The history of bingo is quite a long story! If you thought bingo magically materialised at the seaside sometime in the 1960s, then you are wrong. According to headlines in the press at the time, this is precisely what happened, with Eric Morley of Mecca Bingo, stating 'I Invented Bingo'. Other headlines included 'Woman's Bingo Bonanza', and 'Wife's bingo led to divorce'.
Such headlines led to the belief that commercial bingo and female gamblers were a dangerous and new phenomena. However, there is a long history of random number games, stretching back many centuries.
The earliest lottery in Britain took place some time in the reign of Elizabeth I, and was played by rich people only. However, gambling was popular across all classes, with even the poorest people playing 'shove-a-goat-with-a-groat' in the local tavern.
The game was also played in Italy, as early as the 1500s. It spread to France and Germany where it became known as Le Lotto, a favourite of the French aristocracy. The Germans harnessed its powers, and turned it into a learning tool, teaching children numbers, multiplication tables, history, numbers, and animals.
A version made it across the Atlantic to America, where it was played in carnivals and fairs, except players shouted BEANO instead of BINGO. In 1929, a travelling toy salesman called Edwin Lowe visited an Atlanta carnival, and saw the game in action. He saw how mesmerised players were, with many staying in their seats until 3 AM, when the carnival closed.
Edwin then introduced the game to his friends. It was during this time he heard a player accidentally yell BINGO, instead of BEANO, and the modern game was born. Edwin saw the potential, and started to produce a commercial version. By the 1940s, the game had spread across America, and was soon adopted by Catholic churches, who employed it as a fundraising method.
But there was a problem. Because there were so few cards, during large games, there were sometimes more than half a dozen winners. To avoid this problem, Edwin sought the services of a professor of mathematics from Columbia University. He asked the professor to devise 6000 new cards, with non-repeating numbers.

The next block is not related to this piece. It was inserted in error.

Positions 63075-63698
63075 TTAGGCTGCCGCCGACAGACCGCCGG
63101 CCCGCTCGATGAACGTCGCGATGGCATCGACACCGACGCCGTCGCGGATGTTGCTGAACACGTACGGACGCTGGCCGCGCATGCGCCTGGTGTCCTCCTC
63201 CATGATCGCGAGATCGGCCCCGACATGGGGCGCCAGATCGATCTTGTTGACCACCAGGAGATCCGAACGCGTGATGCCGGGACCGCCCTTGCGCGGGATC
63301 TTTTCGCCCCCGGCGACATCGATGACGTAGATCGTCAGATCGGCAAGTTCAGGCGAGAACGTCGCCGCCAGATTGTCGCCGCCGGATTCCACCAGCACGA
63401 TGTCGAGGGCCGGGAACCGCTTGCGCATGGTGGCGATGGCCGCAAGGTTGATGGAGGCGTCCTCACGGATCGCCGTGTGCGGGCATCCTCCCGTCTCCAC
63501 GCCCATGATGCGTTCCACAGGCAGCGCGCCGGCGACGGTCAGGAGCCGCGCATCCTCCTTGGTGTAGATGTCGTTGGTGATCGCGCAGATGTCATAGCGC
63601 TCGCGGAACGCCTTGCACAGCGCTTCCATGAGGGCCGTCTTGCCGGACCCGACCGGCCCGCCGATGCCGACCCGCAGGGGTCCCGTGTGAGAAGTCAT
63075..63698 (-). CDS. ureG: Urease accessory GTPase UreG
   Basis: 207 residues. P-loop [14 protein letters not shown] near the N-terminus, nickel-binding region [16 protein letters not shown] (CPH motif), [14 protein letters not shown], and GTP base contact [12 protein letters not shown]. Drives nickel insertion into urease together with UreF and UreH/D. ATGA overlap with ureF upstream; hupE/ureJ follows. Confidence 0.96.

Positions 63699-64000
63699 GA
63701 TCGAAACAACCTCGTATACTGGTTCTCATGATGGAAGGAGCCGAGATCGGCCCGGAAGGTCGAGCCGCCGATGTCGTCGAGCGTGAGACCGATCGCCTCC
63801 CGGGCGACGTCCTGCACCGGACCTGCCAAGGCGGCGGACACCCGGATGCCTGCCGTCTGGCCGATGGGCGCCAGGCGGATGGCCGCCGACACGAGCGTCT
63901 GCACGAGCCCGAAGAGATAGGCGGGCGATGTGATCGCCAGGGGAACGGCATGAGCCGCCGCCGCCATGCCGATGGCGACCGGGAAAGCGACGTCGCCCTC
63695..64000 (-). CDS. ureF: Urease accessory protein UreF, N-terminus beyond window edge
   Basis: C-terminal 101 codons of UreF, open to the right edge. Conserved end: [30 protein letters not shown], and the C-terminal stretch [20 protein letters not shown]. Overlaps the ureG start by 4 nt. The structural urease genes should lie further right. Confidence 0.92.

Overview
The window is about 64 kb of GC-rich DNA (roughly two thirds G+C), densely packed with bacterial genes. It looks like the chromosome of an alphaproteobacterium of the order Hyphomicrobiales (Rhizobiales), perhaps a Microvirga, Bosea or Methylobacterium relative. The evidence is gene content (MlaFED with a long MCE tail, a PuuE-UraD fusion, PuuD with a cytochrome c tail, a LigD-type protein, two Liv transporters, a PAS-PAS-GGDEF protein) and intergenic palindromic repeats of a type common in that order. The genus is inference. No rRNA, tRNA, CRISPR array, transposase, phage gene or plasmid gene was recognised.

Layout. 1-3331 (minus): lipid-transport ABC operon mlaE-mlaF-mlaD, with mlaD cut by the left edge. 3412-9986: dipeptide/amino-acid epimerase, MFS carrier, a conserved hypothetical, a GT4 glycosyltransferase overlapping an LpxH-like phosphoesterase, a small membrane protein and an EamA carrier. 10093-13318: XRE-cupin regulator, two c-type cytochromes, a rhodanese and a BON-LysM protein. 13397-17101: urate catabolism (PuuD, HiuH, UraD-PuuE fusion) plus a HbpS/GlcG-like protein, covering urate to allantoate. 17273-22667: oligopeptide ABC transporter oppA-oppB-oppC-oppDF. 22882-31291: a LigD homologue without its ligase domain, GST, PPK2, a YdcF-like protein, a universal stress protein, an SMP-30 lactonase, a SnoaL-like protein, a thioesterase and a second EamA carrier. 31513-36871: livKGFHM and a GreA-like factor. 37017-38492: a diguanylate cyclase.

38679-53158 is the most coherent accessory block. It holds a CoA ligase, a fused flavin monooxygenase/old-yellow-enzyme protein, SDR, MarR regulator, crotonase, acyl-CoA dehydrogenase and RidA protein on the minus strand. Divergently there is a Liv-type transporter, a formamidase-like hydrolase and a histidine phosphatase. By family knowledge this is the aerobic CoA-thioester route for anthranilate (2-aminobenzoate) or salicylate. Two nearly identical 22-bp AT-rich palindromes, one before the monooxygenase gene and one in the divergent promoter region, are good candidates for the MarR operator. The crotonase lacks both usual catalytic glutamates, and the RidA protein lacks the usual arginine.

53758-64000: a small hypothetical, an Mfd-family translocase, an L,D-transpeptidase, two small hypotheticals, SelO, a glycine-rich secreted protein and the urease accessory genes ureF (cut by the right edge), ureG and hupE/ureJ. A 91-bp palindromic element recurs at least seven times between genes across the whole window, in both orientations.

As the poor professor worked on, each card became progressively more difficult. Impatient Lowe paid him per card, and by the end, the price had risen to $100 per ticket. However, the professor eventually went insane, but at least Edwin had his cards.
In the United Kingdom, the 1960s Betting and Gaming Act legalised existing social gaming, which meant the formation of bingo clubs. Many of the clubs were housed in old cinemas, which had seen audience numbers decline after the advent of television. They were only too happy to have the space filled by a gaggle of gambling ladies, all keen on marking off that hallowed full house.
Bingo halls opened in every town and no seaside promenade was complete without at least one kiosk where players could shelter from the wind and mark off the numbers.
Bingo in the UK became a phenomenal success story, employing hundreds, and bringing pleasure to millions of females, who would visit clubs on a regular basis, not just to win cash, but for the vibrant social life that accompanied the game.
Bingo stayed incredibly popular, until the late 1990s, until a smoking ban and the recession deterred players from visiting their favourite venues.
But bingo is still alive and kicking, in the online version at least. Digital technology, fast computers and fast internet, means that players can choose from hundreds of sites from the comfort of their own home.
And in 2012, bingo went mobile, thanks to the popularity of smartphones. Have you tried mobile bingo yet? It really is quite something.
It looks like bingo is here to stay for good, the only question is, how will it evolve next? I for one can't wait to play hologram bingo on board a space ship, with a robot caller.